Global divide

May 17, 2008

Al Gore was a believer from the start. More recently, more scientists became convinced. This week, Sen John McCain, the de facto Republican presidential nominee, confirmed that he, too, was a believer. The issue is global warming - the theory that carbon dioxide produced by cars, power plants and factories is raising temperatures around the world, melting the polar ice caps and destabilizing weather.

The scientific question appeared to be settled last year when a United Nations panel concluded after lengthy study that global warming caused by humans was real. But a new national telephone survey taken in April by the Pew Research Center may leave Mr. McCain with some explaining to do. It shows that Republicans are increasingly skeptical that there is solid evidence that the earth has been warming. About 49 percent of Republicans say that the earth is warming, down 13 percent from January 2007. That compares to 84 percent of Democrats.

If you think these Republicans are on to something, you should consider the following:

MYTH: The science of global warming is too uncertain to act on.

FACT: The National Academy of Sciences, which the White House has called "the gold standard of objective scientific assessment," has issued a joint statement with the academies of science from 10 other nations, saying, "The scientific understanding of climate change is now sufficiently clear to justify nations taking prompt action."

MYTH: Even if global warming is a problem, addressing it will hurt American industry and workers.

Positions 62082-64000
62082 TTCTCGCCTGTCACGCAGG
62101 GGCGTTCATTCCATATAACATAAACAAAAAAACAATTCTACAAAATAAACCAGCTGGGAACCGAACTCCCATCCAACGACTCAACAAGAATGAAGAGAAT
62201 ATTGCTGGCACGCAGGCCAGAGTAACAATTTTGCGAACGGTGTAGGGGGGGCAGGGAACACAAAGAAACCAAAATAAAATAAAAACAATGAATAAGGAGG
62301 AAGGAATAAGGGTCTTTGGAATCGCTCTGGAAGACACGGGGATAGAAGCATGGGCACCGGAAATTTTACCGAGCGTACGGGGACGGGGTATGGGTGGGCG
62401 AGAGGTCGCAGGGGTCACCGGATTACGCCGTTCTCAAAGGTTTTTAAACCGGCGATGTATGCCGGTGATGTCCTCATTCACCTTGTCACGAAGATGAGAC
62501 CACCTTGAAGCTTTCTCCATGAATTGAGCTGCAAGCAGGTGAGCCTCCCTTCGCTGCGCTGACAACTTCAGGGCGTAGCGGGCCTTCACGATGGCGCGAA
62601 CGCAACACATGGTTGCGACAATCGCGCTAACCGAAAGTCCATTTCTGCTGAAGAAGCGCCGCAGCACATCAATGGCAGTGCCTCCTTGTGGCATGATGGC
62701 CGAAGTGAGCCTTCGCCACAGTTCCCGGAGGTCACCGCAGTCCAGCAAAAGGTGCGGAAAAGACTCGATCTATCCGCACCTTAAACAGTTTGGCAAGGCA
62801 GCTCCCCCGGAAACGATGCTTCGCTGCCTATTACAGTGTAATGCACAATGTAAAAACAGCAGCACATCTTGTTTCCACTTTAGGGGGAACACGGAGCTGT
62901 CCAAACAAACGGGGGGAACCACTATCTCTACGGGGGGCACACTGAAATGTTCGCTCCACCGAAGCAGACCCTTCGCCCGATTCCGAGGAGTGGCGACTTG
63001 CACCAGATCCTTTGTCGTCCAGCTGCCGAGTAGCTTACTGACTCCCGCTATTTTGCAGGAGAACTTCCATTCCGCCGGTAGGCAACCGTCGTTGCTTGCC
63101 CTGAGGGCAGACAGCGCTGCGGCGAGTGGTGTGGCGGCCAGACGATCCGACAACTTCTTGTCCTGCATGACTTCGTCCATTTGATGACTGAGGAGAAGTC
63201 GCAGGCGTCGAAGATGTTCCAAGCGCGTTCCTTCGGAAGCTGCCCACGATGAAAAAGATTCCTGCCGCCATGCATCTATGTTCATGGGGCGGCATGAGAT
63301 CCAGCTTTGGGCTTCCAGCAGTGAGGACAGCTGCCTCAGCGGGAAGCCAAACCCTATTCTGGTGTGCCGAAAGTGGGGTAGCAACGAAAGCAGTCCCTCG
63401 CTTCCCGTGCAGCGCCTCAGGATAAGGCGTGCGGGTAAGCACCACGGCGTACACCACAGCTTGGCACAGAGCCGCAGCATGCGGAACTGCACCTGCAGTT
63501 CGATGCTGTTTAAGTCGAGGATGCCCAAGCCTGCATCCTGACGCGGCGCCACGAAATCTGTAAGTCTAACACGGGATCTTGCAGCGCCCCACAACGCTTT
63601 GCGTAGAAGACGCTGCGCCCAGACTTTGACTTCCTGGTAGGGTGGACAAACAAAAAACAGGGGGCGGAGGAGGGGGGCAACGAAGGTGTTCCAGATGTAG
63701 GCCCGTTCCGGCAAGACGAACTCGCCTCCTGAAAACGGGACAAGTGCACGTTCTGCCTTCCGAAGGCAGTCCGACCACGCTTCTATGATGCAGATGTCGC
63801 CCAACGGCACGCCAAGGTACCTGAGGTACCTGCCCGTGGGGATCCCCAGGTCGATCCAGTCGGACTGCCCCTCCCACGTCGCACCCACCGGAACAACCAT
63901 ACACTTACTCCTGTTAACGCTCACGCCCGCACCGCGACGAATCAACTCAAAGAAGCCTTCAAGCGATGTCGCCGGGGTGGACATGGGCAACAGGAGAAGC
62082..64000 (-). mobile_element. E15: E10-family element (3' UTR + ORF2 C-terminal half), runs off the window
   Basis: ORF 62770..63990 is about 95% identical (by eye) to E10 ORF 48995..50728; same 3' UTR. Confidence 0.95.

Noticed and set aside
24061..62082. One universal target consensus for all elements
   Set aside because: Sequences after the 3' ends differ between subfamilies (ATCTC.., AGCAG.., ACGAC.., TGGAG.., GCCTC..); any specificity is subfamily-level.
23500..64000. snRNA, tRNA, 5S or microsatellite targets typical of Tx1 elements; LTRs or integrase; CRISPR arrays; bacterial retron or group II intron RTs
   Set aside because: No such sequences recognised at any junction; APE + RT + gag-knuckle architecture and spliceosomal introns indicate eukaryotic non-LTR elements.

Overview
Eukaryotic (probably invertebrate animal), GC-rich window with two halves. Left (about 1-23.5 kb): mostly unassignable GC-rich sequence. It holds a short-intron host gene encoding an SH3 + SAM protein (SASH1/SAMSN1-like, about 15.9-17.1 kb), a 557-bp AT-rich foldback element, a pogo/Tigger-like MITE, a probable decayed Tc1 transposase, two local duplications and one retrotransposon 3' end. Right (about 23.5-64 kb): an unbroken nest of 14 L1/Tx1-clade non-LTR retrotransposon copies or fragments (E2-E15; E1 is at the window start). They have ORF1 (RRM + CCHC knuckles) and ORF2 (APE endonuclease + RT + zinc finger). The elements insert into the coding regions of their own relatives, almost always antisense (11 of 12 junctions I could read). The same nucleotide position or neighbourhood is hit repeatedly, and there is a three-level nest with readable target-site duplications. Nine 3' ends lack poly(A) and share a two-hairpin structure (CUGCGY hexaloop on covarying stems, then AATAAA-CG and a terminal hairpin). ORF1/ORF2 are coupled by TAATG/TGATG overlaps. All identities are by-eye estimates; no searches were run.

FACT: Companies that are already reducing their heat-trapping emissions have discovered that cutting pollution can save money. The cost of a comprehensive national greenhouse gas reduction program will depend on the precise emissions targets, the timing for the reductions and the means of implementation. An independent MIT study found that a modest cap-and-trade system would cost less than $20 per household annually and have no negative effect on employment.

MYTH: Global warming is just part of a natural cycle. The Arctic has warmed up in the past.

FACT: People are causing global warming by burning fossil fuels (like oil, coal and natural gas) and cutting down forests. Scientists have shown that these activities are pumping far more carbon dioxide into the atmosphere than was ever released in hundreds of thousands of years. Though natural amounts of carbon dioxide have varied from 180 to 300 parts per million (ppm), today's levels are around 380 ppm. That's 25 percent more than the highest natural levels over the past 650,000 years.

MYTH: We can adapt to climate change - civilization has survived droughts and temperature shifts before.

FACT: The current warming of our climate will bring major hardships and economic dislocations, especially for our children and grandchildren. We are already seeing significant costs from today's increasingly hot planet. Climate has changed in the past and human societies have survived, but today 6 billion people depend on interrelated ecosystems and complex technological infrastructure.

If you're still skeptical, check out these Web sites: The Intergovernmental Panel on Climate Change (, The Environmental Defense Fund (, Climate change statement of the national academies ( ), The United Nations Framework on Climate Change (, Science Magazine (

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